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Ranked from 3 ratings. Score is adjusted from raw score by the median number of ratings per game in the jam.
Judge feedback is anonymous and shown in a random order.
An essential part of roguelikes is the single modal interface. So usually party-based roguelikes fail, devolving into micromanagement or multi-level combat. Aracana shows how party based roguelikes can be done right, giving hope for the whole genre.
Completeness: The game is stable and performant; but it is clear there are several cut-back decisions no doubt due to hitting time limits. I am very impressed that the author scaled back smoothly; keeping the game stable and intact. But "Continue" with no way to save? And the Death screen being the only time "Quit" shows up? I would be more impressed if your comrades attempted to cart you back to town while you watched, giving you a chance for resurrection if you have enough $$.
Aesthetics: I, as usual, have a list of nit picks. But it is important to underline everything done right. Nice crisp font, good choice of colour. I love the rivers; but would argue the palette is a bit harsh, a more subtle set of blues would look nicer. Sliding on diagonal walls is most awesome, a feature I believe every roguelike should have. And vi-keys are most appreciated. Using the same letter to dismiss pop-ups as to raise them is also an excellent touch. Messages are colour coded nicely, as is the difficulty of quests. The F1 hint at start is well placed. When quests complete, there is sadly just quick message. I think as a central mechanic they should have a pop-up to alert you, and a special turn-in screen when you return to town. On the hiring screens giving the price of the hire would save jumping into a subscreen.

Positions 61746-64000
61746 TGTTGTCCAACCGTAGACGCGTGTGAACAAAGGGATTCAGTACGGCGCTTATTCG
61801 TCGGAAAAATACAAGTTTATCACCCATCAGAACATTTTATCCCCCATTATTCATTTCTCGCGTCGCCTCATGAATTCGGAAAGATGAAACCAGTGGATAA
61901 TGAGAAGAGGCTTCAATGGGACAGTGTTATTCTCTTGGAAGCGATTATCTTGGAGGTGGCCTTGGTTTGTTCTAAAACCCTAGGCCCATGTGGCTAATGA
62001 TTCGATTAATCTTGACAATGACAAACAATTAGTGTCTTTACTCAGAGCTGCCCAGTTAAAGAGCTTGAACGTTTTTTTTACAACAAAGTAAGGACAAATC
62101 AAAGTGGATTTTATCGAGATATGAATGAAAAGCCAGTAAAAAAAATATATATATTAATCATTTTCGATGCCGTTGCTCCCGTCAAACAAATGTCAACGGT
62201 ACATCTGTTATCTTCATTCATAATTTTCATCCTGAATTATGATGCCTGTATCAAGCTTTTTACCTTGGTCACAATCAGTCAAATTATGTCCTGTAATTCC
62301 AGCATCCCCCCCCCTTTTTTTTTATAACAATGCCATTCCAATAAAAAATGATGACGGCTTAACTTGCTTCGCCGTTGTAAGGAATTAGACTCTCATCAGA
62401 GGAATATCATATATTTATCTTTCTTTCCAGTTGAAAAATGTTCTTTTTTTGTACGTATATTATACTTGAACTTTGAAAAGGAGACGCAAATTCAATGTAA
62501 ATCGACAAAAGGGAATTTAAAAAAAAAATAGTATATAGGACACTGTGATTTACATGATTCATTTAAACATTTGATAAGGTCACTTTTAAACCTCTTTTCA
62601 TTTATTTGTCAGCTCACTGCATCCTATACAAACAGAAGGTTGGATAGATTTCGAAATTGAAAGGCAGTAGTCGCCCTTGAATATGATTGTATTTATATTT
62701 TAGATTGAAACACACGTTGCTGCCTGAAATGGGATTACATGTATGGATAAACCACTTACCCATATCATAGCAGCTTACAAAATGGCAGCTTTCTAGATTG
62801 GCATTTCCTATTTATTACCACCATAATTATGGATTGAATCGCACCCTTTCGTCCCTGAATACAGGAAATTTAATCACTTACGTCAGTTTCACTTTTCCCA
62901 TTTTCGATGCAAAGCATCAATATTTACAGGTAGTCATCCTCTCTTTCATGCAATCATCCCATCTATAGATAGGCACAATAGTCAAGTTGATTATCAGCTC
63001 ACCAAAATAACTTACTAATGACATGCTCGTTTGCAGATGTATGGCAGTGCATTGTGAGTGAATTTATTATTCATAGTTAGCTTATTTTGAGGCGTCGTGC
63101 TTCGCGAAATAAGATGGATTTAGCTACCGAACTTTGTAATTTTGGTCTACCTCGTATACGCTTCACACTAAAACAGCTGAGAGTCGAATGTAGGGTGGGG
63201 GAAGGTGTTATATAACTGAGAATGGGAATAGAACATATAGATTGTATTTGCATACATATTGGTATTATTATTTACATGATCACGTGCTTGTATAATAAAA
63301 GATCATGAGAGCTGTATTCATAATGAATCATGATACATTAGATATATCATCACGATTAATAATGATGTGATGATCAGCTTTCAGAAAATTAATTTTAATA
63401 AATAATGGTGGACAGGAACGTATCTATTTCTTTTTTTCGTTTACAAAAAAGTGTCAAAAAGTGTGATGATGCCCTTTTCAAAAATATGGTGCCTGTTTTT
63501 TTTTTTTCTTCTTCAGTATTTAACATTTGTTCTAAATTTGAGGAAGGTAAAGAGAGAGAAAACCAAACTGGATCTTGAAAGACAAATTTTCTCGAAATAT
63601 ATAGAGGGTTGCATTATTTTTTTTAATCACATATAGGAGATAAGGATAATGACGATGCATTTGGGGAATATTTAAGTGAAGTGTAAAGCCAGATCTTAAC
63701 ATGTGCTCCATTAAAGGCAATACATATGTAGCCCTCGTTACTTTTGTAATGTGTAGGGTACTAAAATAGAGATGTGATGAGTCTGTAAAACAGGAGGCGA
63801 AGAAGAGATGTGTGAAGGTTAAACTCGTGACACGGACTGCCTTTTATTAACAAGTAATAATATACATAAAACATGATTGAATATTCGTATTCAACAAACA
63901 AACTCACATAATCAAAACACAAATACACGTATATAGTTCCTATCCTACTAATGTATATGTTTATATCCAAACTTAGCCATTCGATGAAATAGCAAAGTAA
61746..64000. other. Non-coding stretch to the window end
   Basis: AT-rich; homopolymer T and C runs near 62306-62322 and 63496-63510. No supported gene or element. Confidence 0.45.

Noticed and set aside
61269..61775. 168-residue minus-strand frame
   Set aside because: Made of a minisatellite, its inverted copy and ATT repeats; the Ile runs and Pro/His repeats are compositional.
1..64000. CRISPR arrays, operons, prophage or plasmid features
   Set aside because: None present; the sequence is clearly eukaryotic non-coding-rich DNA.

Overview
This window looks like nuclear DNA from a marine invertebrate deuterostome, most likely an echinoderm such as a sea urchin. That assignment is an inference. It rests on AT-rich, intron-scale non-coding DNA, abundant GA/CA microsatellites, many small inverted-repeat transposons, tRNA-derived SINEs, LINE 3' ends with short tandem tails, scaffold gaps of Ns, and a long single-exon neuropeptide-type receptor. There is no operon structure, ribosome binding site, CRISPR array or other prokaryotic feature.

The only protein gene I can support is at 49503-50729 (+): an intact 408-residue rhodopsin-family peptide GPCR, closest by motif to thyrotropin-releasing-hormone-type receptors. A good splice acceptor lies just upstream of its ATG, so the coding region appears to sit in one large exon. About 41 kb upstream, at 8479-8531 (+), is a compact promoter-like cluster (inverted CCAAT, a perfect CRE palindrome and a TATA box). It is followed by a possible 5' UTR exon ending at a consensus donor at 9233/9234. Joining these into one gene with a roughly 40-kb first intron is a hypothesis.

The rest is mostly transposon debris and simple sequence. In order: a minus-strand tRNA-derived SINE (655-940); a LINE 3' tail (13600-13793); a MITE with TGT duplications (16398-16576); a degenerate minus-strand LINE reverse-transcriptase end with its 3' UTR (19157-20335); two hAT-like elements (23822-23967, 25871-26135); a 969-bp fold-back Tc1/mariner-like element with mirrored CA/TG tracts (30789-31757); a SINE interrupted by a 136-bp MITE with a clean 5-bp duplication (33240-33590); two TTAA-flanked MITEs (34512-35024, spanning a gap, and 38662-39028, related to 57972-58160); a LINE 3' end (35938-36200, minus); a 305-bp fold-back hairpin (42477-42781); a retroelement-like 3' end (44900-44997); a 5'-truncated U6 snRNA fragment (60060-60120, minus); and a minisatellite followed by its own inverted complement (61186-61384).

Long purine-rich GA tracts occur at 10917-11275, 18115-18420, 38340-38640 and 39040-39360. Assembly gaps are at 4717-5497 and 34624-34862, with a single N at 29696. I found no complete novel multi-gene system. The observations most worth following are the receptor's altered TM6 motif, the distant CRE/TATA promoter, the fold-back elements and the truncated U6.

Fun: Combat seems balanced, perhaps rewarding ranged too much. My main objection is the opaqueness of the system. One knows not if a warpick is better than a flail, other than relying on ancient D&D knowledge. This is very '80s RPG style, but frustrating when trying to equip a full party and unsure what is an upgrade. Likewise, one knows not how mana works for spell recharging, or how equipment affects or doesn't affect spells. Individual inventory is a useful idea for being on the main map, but in the town it is very tiresome to transfer items to re-equip. Some opaqueness I'm fine with (stuff like sleeping to trigger level up, etc), but I think this goes too far. The use of $$ to gate level up is a nice way to keep one hungry for gold as the game advances.
Innovation: I am very impressed at how smooth the party based play occurs. The AI felt strong enough I was not annoyed with their behaviour. I liked that there is no "orders" or "direct control" required. It lets it still feel like a normal roguelike, just with some allies on hand.
Scope: This is an excellent well-balanced scope for a 7drl. It might be higher than this, but the opaqueness makes it hard to tell if all the items/monsters are just chrome or represent additional mechanics.
Roguelikeness: 100% roguelike. A definitive example of a party-based roguelike that is true to the roguelike spirit.
This game looks amazing! It's so unfortunate that it is incomplete. I was so excited at first, but there is only basic framework setup and very little actual content. But potential is there and amount of work put into it is quite amazing for a 7drl.
Excellent work, really enjoyed playing it.
Showing the controls at the beginning may help the player experience.
I liked the scope, mechanics and overall execution.
Successful or Incomplete?
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